GDP per Capita: $54,980 (6th highest in the world)
Many would fancy US as the nation top ranked in the education systems which is a far off thing. Despite a well developed and one of the strongest economies in the world, the educational systems are ranked are not even cracking in the top 10. The $1.3 trillion (overall) national educational budget is earning a literacy rate of 99% (both male & female). 81.5 million Students are enrolled annually with 38% in primary, 26% secondary and 20.5 million making to post-secondary. 85% of the students have attained the secondary diploma while other 30% of the post-secondary diploma holders are also estimated. All the citizens are entitled to free education until high school education.

15. Australia

GDP per Capita: $44,346
Christopher Pyne ministers the department of education. The annual budget is more than $490 million more than 5.10% of GDP in 2009. The English is the primary mode of education in the country. The primary literacy rate is nearly 2 million. The nation owns 99% literacy rate. Secondary diplomas mark a percentage of 75 while post-secondary diploma has 34% attainment. The states and territories are almost in full control of their respective educational systems and boards. The PISA has evaluated the Australian education system in terms of reading, science and mathematics as 6th, 7th & 9th. The Pearson ranked Australian education as #13 in the world.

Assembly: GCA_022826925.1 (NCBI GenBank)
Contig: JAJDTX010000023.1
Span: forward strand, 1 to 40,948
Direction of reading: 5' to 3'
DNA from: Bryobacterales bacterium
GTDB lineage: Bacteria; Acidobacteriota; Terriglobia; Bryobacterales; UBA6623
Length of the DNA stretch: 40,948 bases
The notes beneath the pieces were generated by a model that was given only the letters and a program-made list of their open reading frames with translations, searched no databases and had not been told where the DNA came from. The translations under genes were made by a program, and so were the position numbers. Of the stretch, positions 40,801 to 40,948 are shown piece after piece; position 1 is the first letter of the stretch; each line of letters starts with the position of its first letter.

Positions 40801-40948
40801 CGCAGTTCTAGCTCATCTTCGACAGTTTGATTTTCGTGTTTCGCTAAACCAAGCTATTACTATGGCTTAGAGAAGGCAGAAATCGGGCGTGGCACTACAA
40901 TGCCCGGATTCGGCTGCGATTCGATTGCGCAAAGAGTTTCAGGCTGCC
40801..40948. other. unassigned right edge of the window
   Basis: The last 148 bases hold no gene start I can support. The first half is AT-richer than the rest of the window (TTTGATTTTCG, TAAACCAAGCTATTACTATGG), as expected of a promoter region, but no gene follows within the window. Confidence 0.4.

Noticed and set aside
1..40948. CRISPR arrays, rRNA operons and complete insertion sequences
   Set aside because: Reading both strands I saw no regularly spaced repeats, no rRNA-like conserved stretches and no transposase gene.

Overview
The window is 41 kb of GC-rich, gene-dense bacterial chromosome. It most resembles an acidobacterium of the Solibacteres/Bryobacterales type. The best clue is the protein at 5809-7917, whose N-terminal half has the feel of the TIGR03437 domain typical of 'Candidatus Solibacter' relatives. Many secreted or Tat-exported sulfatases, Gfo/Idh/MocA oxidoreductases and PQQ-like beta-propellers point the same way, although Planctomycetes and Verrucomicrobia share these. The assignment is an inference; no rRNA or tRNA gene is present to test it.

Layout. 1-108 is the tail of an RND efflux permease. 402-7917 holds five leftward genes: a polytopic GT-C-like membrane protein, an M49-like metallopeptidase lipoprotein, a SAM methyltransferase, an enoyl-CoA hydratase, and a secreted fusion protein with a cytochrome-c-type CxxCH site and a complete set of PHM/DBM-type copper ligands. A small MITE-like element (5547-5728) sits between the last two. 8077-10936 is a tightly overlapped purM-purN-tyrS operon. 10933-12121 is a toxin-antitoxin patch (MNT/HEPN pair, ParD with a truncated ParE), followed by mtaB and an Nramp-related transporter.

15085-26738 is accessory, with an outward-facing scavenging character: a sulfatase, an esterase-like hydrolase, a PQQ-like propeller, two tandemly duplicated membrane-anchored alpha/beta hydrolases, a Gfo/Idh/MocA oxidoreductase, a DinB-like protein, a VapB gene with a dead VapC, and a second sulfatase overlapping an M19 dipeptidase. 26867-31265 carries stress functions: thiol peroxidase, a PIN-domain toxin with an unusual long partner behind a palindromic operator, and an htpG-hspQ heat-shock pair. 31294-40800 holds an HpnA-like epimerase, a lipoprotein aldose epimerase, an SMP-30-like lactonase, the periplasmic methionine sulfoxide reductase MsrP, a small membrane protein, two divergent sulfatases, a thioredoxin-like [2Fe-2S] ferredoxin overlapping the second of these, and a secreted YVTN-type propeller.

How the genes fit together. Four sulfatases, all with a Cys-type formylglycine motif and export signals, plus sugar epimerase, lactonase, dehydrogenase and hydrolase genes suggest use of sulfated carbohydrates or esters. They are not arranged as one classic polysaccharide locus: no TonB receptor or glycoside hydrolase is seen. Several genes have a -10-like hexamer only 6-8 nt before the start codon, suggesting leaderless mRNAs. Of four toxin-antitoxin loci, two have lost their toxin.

16. New Zealand

GDP per Capita: $30,493
The Ministry of education is a prime institution for the management of education headed by Hekia Parata. The tertiary education is ministered by Steven Joyce currently. The national education spending incurred by the ministry is NZ$13,183 million for the session 2014-15. English & Maori are the mainstream languages to get educated. The poor primary test scores are a major setback to improve ranks. The PISA accumulates the country 7th in science and reading each while 13ht in math. The education index amassed by HDI ranks country highest in the world but it only assesses the childhood years spent at school instead of the achievement levels.